The EMAS, as described elsewhere (19, 20, 21), is a multi-centre, prospective, population-based cohort study of the endocrine and metabolic determinants of male ageing. The eight participating centres are Florence (Italy), Leuven (Belgium), Lodz (Poland), Malmö (Sweden), Manchester (United Kingdom), Santiago de Compostela (Spain), Szeged (Hungary) and Tartu (Estonia). Ethics approval for the study was obtained in each centre according to local requirements. The number of men recruited ranged from 396 to 451 per centre (total n = 3369). DNA extraction and AR CAG repeat analysis were carried out on 267–368 samples per centre (total n = 2659). The protocols used for blood processing and sampling, DNA extraction and determination of AR CAG repeat length within EMAS have been described previously (18). The protocols used for assessment of body composition (lean and fat mass); ultrasound of the heel; blood pressure; haematological, biochemical, lipid and carbohydrate metabolism; sexual, physical, psychological and prostate function; vitality; and cognitive function in EMAS have been described previously (18, 19, 20). Follow-up assessment was performed a median of 4.3 years (95% CI: 4.23–4.36 years) after the baseline assessment using the same protocols as used in the baseline assessment.

Exclusion criteria

As depicted in Fig. 1, participants (of the total n = 3369) were excluded if they reported treatment for pituitary, testicular or adrenal disorders and/or use of medication affecting hypothalamic–pituitary–testicular (HPT) axis function at baseline (n = 179) or follow up (n = 132). Participants were also excluded if they died (n = 168), were lost to follow up (n = 407), missing total T data (n = 78), if their genotyping failed quality control standards (n = 177) or if missing AR CAG repeat data (n = 341) were recorded. This leads to an analytical sample size of 1887 men.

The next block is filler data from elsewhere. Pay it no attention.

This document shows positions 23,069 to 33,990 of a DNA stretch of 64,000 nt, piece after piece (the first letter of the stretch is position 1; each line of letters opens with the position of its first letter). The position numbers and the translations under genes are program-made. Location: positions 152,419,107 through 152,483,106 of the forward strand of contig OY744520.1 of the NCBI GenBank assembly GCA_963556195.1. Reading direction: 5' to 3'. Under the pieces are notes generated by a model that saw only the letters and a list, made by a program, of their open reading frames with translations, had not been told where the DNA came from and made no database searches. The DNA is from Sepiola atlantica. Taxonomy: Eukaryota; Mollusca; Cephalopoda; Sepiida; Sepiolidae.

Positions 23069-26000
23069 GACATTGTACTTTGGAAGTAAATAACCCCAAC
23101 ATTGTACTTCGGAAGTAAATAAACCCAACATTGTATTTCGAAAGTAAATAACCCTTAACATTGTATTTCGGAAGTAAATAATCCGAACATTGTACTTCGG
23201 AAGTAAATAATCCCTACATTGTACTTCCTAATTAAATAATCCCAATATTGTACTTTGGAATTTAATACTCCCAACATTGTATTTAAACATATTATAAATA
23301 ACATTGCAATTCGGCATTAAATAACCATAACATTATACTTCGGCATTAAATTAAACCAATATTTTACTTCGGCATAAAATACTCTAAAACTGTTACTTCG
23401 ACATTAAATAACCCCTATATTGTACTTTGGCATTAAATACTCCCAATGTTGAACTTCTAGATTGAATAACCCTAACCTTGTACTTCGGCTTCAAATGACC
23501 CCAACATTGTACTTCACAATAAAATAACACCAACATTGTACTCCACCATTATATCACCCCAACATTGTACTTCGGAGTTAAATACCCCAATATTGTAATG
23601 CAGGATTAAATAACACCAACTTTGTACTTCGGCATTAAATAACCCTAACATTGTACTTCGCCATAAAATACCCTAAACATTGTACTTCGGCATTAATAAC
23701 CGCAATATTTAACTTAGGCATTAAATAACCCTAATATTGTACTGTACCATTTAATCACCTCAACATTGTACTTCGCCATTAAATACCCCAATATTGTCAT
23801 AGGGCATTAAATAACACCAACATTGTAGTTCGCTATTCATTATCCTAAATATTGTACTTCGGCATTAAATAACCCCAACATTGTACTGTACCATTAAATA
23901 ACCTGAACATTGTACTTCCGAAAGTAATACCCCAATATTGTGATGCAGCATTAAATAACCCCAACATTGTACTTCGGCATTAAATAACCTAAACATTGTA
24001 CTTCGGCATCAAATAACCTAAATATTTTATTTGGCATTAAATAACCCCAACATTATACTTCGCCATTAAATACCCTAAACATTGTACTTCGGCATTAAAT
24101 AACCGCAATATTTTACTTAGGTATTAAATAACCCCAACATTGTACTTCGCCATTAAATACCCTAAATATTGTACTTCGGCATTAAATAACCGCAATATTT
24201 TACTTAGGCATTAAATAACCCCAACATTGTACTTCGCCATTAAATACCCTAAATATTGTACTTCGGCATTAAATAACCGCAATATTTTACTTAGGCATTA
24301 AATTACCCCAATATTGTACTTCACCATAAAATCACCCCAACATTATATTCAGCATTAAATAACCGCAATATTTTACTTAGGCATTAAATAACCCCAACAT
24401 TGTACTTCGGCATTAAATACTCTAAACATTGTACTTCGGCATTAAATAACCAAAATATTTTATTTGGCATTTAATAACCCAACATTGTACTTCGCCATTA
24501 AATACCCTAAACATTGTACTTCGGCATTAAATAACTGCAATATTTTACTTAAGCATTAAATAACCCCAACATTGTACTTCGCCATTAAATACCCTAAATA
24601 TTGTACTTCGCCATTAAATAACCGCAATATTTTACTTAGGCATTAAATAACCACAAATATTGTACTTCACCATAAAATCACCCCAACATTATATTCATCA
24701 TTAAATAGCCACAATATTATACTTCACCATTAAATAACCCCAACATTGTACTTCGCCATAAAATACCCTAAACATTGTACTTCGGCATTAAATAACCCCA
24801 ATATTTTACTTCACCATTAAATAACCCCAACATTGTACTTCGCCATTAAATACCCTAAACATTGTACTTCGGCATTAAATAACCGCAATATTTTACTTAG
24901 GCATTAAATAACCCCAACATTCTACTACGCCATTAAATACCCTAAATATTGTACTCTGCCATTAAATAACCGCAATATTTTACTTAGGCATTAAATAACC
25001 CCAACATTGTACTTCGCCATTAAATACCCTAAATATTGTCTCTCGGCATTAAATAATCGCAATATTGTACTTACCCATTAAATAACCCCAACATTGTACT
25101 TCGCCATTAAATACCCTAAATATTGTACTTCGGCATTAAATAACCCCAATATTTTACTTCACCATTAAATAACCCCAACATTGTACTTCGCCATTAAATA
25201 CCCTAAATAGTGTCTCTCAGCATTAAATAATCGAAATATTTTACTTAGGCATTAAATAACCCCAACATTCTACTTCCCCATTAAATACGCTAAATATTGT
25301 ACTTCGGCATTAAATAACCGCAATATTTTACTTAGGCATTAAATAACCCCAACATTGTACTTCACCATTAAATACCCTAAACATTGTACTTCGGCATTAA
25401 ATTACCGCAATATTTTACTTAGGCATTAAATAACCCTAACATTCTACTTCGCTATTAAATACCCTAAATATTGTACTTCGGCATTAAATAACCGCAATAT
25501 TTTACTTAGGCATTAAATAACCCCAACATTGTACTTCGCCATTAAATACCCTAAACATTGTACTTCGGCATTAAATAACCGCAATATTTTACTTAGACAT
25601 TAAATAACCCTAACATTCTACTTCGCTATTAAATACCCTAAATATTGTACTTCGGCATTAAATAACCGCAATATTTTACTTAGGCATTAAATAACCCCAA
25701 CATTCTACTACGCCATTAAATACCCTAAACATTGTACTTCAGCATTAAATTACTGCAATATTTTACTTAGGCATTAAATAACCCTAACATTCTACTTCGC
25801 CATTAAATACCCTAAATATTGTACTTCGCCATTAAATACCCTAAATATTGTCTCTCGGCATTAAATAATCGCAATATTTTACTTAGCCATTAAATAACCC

Figure 1
Figure 1

Flow chart.

Citation: European Journal of Endocrinology 175, 6; 10.1530/EJE-16-0447

Hormone assays

T was measured by liquid chromatography–tandem mass spectrometry, with paired baseline and follow-up samples analysed simultaneously (22). LH, FSH and SHBG were measured by the E170 platform electrochemiluminescence immunoassay (Roche Diagnostics) (23). E2 was measured by both radioimmunoassay (at both phases) and mass spectrometry (at baseline). Free (F) T was calculated using the Vermeulen formula (24). Intra- and interassay coefficients of variation (CVs) were 4.0 and 5.6% for T; 1.7 and 3.2% for SHBG; 1.9 and 3.0% for LH; 1.8 and 5.3% for FSH; and 5.2 and 9.1% for E2 (radioimmunoassay) and 3.5 and 3.7% for E2 (GC-MS) respectively. The detection limit for the reproductive hormones were 0.55 nmol/L or 0.16 μg/L for total T (TT), 8.80 nmol/L or 10.00 μg/L for SHBG, 0.10 U/L for LH, 0.61 U/L for FSH, 18.14 pmol/L or 4.94 ng/L for radioimmunoassay E2 and 9.91 pmol/L or 2.70 ng/L for GC-MS E2.

Other measures

Participants provided information on their self-rated general health (SF-36 questionnaire) and were asked whether they were currently being treated for the following medical conditions: heart problems, stroke, hypertension, diabetes, bronchitis, cancer, kidney or liver disease. The presence of heart problems, stroke or hypertension was indicative of cardiovascular disease. The responses from the participants were further classified as either ‘none’ or ‘one or more’ or ‘two or more’ reported comorbidities from the eight chronic conditions. Self-reported poor health status was assessed using responses from participants on the SF-36 questionnaire concerning how the participants rated their overall general health. Self-reported poor health status was considered if responses included ‘fair’ or ‘poor’.

Statistical analyses

The relationship between the AR CAG repeat and outcomes (ASEs) was assessed using the AR CAG repeat both as a continuous predictor and a tertiled categorical (tertile 1: 6–20 (n = 581), tertile 2: 21–23 (n = 667) and tertile 3: 24–39 (n = 639) CAG repeats) predictor.